Adverse events that occurred in more than 5 percent of patients receiving Emtriva with other antiretroviral agents in clinical trials include abdominal pain, asthenia (weakness), headache, diarrhea, nausea, vomiting, dizziness and rash (rash, pruritis, maculopapular rash, urticaria, vesiculobullous rash, pustular rash and allergic reaction). Approximately 1 percent of patients discontinued participation because of these events. All adverse events were reported with similar frequency in Emtriva and control treatment groups with the exception of skin discoloration, which was reported with higher frequency in the Emtriva-treated group. Skin discoloration, manifested by hyperpigmentation on the palms and/or soles, was generally mild and asymptomatic. The mechanism and clinical significance are unknown. For pediatric patients over three months of age, the adverse event profile observed during clinical trials was similar to that of adult patients, with the exception of anemia and a higher frequency of hyperpigmentation.
About Bristol-Myers Squibb
Bristol-Myers Squibb is a global pharmaceutical and related healthcare products company whose mission is to extend and enhance human life. For more than a decade, Bristol-Myers Squibb Company has been a global leader in the science of infectious diseases and has invested consistently in innovative research leading to the development of important treatments for people with HIV/AIDS. Visit Bristol-Myers Squibb on the World Wide Web at www.bms.com.
About Gilead Sciences
Gilead Sciences is a biopharmaceutical company that discovers, develops and commercializes innovative therapeutics in areas of unmet medical need. The company's mission is to advance the care of patients suffering from life-threatening diseases worldwide. Headquartered in Foster City, California, Gilead has operations in North America, Europe and Australia. Visit Gilead on the World Wide Web at www.gilead.com.
Forward-Looking Statements Bristol-Myers Squibb Forward-Looking Statement
This press release contains "forward-looking statements" as that term is defined in the Private Securities Litigation Reform Act of 1995 regarding product development. Such forward-looking statements are based on current expectations and involve inherent risks and uncertainties, including factors that could delay, divert or change any of them, and could cause actual outcomes and results to differ materially from current expectations. No forward-looking statement can be guaranteed. Among other risks, there can be no guarantee that the combination product will receive regulatory approval, or, if approved, will be commercially successful. Forward-looking statements in this press release should be evaluated together with the many uncertainties that affect Bristol-Myers Squibb's business, particularly those identified in the cautionary factors discussion in Bristol-Myers Squibb's Annual Report on Form 10-K for the year ended December 31, 2005 and in our Quarterly Reports on Form 10-Q. Bristol-Myers Squibb undertakes no obligation to publicly update any forward-looking statement, whether as a result of new information, future events or otherwise.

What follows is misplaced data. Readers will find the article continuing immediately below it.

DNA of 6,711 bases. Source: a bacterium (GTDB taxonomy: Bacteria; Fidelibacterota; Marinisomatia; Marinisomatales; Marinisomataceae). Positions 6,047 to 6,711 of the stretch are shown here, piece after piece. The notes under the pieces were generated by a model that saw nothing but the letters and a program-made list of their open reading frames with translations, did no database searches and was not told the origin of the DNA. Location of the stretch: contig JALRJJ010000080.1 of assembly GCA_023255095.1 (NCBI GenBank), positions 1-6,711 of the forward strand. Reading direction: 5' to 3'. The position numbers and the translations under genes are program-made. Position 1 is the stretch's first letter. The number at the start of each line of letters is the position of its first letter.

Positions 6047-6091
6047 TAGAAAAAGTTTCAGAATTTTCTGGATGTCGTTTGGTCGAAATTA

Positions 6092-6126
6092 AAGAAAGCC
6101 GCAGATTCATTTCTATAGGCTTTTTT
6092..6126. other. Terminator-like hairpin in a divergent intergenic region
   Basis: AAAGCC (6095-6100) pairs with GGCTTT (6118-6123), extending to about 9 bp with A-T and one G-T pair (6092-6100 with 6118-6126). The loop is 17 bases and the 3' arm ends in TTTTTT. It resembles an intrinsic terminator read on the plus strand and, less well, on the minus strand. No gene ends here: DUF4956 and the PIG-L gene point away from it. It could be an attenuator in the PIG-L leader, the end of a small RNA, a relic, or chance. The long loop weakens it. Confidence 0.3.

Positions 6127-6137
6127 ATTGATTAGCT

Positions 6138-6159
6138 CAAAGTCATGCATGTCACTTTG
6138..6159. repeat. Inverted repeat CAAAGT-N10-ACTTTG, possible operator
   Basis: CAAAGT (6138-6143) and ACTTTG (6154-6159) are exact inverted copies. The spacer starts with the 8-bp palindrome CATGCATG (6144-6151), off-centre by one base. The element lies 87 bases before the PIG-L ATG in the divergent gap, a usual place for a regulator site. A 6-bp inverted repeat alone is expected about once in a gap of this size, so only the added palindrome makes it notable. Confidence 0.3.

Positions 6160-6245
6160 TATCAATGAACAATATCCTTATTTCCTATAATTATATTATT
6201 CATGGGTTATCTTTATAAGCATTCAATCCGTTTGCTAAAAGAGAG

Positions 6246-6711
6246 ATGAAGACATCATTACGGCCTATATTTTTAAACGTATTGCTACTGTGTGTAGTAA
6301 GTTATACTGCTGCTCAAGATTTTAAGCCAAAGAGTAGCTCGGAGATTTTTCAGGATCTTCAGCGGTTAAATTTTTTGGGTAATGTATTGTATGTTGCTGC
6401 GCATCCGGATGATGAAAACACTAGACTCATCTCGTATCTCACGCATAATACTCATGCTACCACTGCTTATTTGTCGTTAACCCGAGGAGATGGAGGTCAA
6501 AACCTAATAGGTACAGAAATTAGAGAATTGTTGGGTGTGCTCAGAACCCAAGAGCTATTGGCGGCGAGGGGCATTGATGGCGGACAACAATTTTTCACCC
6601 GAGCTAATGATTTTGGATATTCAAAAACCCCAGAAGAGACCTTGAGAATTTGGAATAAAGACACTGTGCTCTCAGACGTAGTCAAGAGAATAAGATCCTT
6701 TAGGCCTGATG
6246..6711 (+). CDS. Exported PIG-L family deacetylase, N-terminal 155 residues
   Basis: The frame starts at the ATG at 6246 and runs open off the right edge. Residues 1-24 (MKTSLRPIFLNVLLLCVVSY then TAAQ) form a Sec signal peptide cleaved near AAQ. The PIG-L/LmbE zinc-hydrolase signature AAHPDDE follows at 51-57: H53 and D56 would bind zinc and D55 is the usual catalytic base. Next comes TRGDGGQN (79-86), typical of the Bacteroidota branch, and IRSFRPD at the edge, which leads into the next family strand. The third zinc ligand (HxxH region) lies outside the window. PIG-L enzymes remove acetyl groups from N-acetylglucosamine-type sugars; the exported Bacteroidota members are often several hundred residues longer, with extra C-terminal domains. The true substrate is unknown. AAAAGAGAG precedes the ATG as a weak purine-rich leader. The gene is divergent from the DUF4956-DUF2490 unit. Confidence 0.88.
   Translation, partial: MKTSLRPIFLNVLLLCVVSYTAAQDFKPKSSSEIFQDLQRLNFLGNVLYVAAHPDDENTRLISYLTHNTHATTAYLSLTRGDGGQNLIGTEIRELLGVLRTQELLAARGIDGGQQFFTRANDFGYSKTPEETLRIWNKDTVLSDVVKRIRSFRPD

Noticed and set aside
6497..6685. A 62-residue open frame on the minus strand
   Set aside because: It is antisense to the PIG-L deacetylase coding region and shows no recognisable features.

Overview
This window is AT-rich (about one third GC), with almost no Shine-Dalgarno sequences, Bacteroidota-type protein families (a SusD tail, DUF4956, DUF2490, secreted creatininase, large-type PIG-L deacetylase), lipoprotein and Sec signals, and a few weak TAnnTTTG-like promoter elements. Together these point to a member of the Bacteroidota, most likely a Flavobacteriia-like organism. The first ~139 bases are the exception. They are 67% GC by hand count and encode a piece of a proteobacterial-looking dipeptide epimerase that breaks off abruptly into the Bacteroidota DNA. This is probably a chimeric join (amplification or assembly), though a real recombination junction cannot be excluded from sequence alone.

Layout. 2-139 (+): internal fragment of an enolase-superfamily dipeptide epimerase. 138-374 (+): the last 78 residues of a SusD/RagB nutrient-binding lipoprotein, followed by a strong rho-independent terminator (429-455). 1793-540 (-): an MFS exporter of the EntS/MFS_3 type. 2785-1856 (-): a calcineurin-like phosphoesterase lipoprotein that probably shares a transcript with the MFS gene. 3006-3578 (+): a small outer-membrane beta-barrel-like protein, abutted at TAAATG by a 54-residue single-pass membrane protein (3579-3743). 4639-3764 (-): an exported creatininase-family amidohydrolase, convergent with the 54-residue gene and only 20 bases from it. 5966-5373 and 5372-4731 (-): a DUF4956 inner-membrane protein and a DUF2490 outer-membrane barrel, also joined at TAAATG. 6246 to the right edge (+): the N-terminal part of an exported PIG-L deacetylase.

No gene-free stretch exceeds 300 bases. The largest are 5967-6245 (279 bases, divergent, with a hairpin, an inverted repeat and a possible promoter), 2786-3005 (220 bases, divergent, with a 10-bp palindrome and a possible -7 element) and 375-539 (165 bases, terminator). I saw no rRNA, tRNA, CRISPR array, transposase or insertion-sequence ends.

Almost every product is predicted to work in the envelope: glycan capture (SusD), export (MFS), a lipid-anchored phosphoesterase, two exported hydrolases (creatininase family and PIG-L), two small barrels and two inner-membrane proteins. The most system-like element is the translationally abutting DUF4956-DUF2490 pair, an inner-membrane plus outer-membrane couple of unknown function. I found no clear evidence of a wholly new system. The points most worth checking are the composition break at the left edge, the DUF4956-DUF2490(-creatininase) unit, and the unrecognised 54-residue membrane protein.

Gilead Forward-Looking Statement
This press release includes forward-looking statements, within the meaning of the Private Securities Litigation Reform Act of 1995, that are subject to risks, uncertainties and other factors, including the willingness of regulatory authorities to grant regulatory approval for the combination product based on data from studies conducted to support the NDA. These risks, uncertainties and other factors could cause actual results to differ materially from those referred to in the forward-looking statements. The reader is cautioned not to rely on these forward-looking statements. These and other risks are described in detail in the Gilead Annual Report on Form 10-K for the year ended December 31, 2005, filed with the U.S. Securities and Exchange Commission. All forward-looking statements are based on information currently available to Gilead and Gilead assumes no obligation to update any such forward-looking statements.
Full prescribing information for Sustiva is available at www.bms.com.
Full prescribing information for Truvada, Viread and Emtriva is available at www.gilead.com
Sustiva is a registered trademark of Bristol-Myers Squibb Pharma Company.
Truvada, Viread and Emtriva are registered trademarks of Gilead Sciences, Inc.
CONTACT: Gilead Sciences
James Loduca, 650-522-5908 (Media)
Susan Hubbard, 650-522-5715 (Investors)
Eric Miller, 609-252-7981 (Media)
John Elicker, 212-546-3775 (Investors)
SOURCE: Gilead Sciences, Inc.